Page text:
Ok, let’s get it out of the way; there is a lot going on this year. Riots, pandemic, hurricanes, international tensions, more pandemic—oh, and that thing that happens every four years, the election.
Both sides are treating it as the most important election in their lifetime—while one age group will be treating it as the first election they can participate in. Generation Z is about to embark on their first political journey, and amidst everything else going on, it seems that focusing on them has fallen through the cracks.
Right now, when you hear about Gen Z in the media, you either hear about how they deserve sympathy for emerging into adulthood amidst COVID-19, or you hear about how they should be ridiculed for throwing parties and seemingly shrugging off the seriousness of the pandemic. What we aren’t seeing much of is how their behavior may or may not impact the election.
Will they share the same slacktivist attitude that Millennials had in their early twenties? Will they, having grown up online with a world of opinions and knowledge at their disposal, be more educated voters? Or, perhaps, will having access to a global mindset since birth affect how their generation votes as a whole?
It makes sense that Gen Z will impact the election. After all, they have been stealing attention across shopper categories, just as brands pushed forcefully into the minds of Millennials ten years ago—which worked great to sell their childhood back to them. But when it comes to the bigger picture, Generation Z seems to be willingly ahead of the curve, the brands, and the messaging—as well as ahead of their Millennial counterpart.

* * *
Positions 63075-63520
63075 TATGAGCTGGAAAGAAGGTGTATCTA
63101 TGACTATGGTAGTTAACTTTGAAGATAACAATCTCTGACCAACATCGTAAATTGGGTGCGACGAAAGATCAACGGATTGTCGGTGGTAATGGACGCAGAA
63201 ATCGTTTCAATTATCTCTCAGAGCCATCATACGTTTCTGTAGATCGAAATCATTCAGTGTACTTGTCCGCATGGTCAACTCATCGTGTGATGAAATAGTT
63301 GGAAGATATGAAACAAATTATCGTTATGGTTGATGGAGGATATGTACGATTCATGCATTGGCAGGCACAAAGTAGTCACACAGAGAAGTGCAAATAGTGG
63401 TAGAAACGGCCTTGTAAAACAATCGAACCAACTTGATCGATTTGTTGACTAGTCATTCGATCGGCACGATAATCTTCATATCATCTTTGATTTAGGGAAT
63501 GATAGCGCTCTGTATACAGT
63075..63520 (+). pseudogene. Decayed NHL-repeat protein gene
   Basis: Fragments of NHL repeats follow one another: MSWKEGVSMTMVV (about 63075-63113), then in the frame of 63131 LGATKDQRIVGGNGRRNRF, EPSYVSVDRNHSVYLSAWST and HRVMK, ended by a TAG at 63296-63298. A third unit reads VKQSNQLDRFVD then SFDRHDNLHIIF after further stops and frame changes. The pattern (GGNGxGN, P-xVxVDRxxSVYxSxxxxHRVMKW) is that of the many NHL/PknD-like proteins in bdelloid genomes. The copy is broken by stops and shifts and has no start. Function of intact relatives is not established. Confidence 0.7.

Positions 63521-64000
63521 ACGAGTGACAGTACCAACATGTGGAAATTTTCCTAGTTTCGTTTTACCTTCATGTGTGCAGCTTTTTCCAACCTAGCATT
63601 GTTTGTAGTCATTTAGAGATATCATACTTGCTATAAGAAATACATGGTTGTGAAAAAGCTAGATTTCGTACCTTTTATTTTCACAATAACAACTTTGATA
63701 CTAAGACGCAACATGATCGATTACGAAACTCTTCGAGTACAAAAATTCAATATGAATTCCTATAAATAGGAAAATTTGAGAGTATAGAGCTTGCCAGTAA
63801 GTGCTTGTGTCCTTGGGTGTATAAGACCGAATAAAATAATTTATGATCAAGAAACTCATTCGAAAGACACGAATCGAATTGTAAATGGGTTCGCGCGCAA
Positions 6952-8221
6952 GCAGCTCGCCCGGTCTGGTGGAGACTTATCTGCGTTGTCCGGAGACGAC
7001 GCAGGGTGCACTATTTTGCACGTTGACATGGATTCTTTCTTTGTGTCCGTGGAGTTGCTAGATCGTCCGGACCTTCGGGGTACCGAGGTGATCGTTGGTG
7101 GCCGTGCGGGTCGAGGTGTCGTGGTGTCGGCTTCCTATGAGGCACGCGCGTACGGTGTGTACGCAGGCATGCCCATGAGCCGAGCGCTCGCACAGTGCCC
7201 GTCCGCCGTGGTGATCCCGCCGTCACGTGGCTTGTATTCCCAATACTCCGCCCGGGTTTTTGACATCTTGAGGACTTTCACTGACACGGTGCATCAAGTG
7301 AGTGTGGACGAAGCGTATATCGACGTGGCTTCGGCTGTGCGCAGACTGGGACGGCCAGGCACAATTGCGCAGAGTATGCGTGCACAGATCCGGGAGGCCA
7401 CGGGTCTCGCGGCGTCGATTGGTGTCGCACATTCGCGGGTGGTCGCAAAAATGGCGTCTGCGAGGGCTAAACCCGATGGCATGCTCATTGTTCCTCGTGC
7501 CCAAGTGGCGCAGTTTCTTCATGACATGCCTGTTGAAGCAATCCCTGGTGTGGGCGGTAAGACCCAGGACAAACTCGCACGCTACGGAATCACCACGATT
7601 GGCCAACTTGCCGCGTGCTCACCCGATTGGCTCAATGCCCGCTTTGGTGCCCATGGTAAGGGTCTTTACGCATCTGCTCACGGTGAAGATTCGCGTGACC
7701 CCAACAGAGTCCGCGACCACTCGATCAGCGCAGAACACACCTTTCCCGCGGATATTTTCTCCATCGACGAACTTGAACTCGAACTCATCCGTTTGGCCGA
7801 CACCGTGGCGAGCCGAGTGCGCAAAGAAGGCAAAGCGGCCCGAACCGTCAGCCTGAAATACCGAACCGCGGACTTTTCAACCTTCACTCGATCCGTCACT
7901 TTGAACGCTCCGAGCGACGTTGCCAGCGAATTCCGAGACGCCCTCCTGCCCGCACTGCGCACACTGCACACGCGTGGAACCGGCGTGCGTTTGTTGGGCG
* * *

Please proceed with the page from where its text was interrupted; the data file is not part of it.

Gen Z is demonstrating a clear disdain for marketing, a willingness to be hostile online towards corporations, and an eagerness to make their voices heard in person. And yet, it is becoming clear that companies, services, and political groups are sleeping on the potential impact of Gen Z. Sure, brands are enthralled with aligning to their purchase power and tweaking their moral compass and messaging to them, because they want loyalty moving forward. But there may be some surprises in store.
The question is, what does loyalty really mean to the generation that created its own celebrity culture, made an entire social hierarchy online, and sees no clear delineation between the real world and the virtual? While brands are chasing Gen Z, Gen Z is chasing new brands, people, and services that they deem worth being loyal to.
This doesn’t sound like a generation that is going to simply accept a party line. However, what is worth watching is to see if they’ll care enough about an antiquated process to bring about significant change.
This shift, among other tech-driven generational traits, is leading to a new discussion surrounding Gen Z affinities and influence: is there a dramatic difference between what matters virtually and what matters in the real world? Which outweighs the other? And, most importantly, is something like an election a little too “real world” for the tastes of Generation Z?